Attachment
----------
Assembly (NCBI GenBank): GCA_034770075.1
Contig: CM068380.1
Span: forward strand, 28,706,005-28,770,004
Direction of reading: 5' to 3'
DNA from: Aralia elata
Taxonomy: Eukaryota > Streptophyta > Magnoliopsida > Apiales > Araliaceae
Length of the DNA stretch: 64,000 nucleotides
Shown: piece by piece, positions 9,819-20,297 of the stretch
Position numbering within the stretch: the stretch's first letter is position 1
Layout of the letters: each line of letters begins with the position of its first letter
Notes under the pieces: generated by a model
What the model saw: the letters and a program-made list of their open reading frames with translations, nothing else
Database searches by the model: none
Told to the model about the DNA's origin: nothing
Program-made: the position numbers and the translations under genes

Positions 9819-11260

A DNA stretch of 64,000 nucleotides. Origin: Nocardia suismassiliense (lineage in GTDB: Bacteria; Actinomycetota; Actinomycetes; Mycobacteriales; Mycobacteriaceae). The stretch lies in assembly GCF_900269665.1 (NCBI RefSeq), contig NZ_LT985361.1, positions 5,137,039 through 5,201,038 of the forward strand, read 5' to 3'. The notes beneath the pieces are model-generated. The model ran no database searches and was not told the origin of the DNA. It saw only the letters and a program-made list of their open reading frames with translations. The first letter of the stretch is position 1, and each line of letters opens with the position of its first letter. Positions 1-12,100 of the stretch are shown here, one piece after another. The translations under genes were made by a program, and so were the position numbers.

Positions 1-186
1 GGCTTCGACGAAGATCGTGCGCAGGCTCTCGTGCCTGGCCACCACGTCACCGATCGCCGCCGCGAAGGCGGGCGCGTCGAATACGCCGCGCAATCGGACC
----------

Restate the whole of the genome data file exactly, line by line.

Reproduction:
Assembly (NCBI GenBank): GCA_034770075.1
Contig: CM068380.1
Span: forward strand, 28,706,005-28,770,004
Direction of reading: 5' to 3'
DNA from: Aralia elata
Taxonomy: Eukaryota > Streptophyta > Magnoliopsida > Apiales > Araliaceae
Length of the DNA stretch: 64,000 nucleotides
Shown: piece by piece, positions 9,819-20,297 of the stretch
Position numbering within the stretch: the stretch's first letter is position 1
Layout of the letters: each line of letters begins with the position of its first letter
Notes under the pieces: generated by a model
What the model saw: the letters and a program-made list of their open reading frames with translations, nothing else
Database searches by the model: none
Told to the model about the DNA's origin: nothing
Program-made: the position numbers and the translations under genes

Positions 9819-11260

A DNA stretch of 64,000 nucleotides. Origin: Nocardia suismassiliense (lineage in GTDB: Bacteria; Actinomycetota; Actinomycetes; Mycobacteriales; Mycobacteriaceae). The stretch lies in assembly GCF_900269665.1 (NCBI RefSeq), contig NZ_LT985361.1, positions 5,137,039 through 5,201,038 of the forward strand, read 5' to 3'. The notes beneath the pieces are model-generated. The model ran no database searches and was not told the origin of the DNA. It saw only the letters and a program-made list of their open reading frames with translations. The first letter of the stretch is position 1, and each line of letters opens with the position of its first letter. Positions 1-12,100 of the stretch are shown here, one piece after another. The translations under genes were made by a program, and so were the position numbers.

Positions 1-186
1 GGCTTCGACGAAGATCGTGCGCAGGCTCTCGTGCCTGGCCACCACGTCACCGATCGCCGCCGCGAAGGCGGGCGCGTCGAATACGCCGCGCAATCGGACC